- process-based high Tier emission models
- integrated modeling
In addition, attention will be paid to emission inventories and in particular on
- good practice in emission inventories
- integrating high Tier emission estimates into national level inventories
- national inventory data and reports
- verification of emission inventories against atmospheric data
- uncertainties in emission inventories, taking into account possible new anthropogenic sources of non-CO2 greenhouse gases
Special attention will be paid to quantification of sources and sinks in tropical and developing countries.
Theme 2. Atmospheric Processes
Theme 2 will concentrate on atmospheric processes, and in particular on the physics and chemistry related to the radiative aspects of the atmosphere, including monitoring of concentrations of non-CO2 greenhouse gases, atmospheric processes including the relations between greenhouse gases and other air pollutants (e.g. aerosols), both using models and analyzing atmospheric measurements.
Papers in this theme could include:
- new atmospheric measurements
- progress in atmospheric modeling
Special attention will be given to
- atmospheric processes
- relation between greenhouse gases and air pollution
- aerosols and their influence on the radiative balance
- monitoring of emissions and atmospheric composition from space
- monitoring at background stations and high towers and from aircraft
- verification of emission fluxes and source strengths
- atmospheric budgets of greenhouse gases and related biogeochemical cycles
- modeling studies at varying scales, including inverse modeling.
Theme 3. Policy Implementation: Mitigation and Adaptation< /h3>
Theme 3 will concentrate on policy implementation with emphasis on mitigation and adaptation. Studies in theme 3 may include assessments and evaluations of past and current implementation programs for reduction of non-CO2 greenhouse gas emissions and novel and innovative approaches in policy implementations. Contributions within this theme will be from both natural sciences (e.g. reporting on new emission reduction technologies) and social sciences (e.g. on the economic or institutional feasibility of measures). Contributions on technological issues and industries’ perspectives are welcomed, as well as discussions on the realization of policies.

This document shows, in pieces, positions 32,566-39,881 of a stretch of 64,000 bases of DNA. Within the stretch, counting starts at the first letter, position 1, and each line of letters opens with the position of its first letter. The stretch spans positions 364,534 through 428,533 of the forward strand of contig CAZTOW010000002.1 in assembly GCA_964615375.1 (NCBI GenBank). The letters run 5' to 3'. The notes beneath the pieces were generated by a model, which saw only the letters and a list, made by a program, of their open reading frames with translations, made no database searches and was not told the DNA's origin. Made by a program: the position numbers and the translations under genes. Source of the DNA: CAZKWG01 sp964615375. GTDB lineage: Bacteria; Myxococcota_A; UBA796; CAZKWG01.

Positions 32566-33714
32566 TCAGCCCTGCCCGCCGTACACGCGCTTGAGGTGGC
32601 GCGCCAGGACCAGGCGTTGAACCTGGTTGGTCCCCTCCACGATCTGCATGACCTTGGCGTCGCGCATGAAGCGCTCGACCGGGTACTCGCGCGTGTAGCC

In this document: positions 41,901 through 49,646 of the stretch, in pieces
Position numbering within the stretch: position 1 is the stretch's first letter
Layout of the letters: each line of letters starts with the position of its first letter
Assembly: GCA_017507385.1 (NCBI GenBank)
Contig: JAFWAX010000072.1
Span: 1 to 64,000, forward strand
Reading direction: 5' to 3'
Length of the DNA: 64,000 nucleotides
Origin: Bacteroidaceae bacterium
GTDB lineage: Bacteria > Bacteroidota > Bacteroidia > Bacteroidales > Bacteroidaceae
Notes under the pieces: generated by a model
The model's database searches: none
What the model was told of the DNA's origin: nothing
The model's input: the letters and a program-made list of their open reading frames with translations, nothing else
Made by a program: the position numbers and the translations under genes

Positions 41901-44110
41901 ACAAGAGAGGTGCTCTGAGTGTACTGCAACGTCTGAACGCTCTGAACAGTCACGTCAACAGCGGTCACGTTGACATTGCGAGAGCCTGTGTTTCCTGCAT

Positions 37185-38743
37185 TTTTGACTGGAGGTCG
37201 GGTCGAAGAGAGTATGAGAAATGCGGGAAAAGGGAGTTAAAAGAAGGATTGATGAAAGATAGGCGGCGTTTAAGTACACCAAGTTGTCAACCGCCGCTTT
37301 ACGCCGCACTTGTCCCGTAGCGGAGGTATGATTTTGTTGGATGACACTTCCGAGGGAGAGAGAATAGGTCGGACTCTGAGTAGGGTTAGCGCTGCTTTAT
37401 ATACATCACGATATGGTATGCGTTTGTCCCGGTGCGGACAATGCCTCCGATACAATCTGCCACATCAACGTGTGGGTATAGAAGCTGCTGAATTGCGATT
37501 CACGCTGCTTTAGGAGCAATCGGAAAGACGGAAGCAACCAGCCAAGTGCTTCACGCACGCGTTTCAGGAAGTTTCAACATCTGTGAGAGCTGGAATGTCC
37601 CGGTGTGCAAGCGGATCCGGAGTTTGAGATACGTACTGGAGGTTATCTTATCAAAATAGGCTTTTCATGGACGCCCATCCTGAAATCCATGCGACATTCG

Papers to be presented could include new measurement or modeling results on:
- effectiveness of emission reduction options and their costs
- national and international policies and programs
- integrated policies for environmental quality and climate change, identification of trade-offs (e.g. between air quality control and climate policies)
- particular economic sectors or industries
- non-CO2 greenhouse gases in relation to the UNFCCC and other international agreements (such as the Montreal Protocol)
- flexible instruments: Emission Trading, Joint Implementation, Clean Development Mechanism and other policy options
- inclusion of non-CO2 gases in the European Emission Trading Scheme
Special attention will be paid to:
- science-policy interactions
- stakeholder involvement (e.g. industries’ perspectives)
- transdisciplinary issues
- social, institutional and practical feasibility of emission reduction options
- North-South issues and equity issues successful policy implementation and realization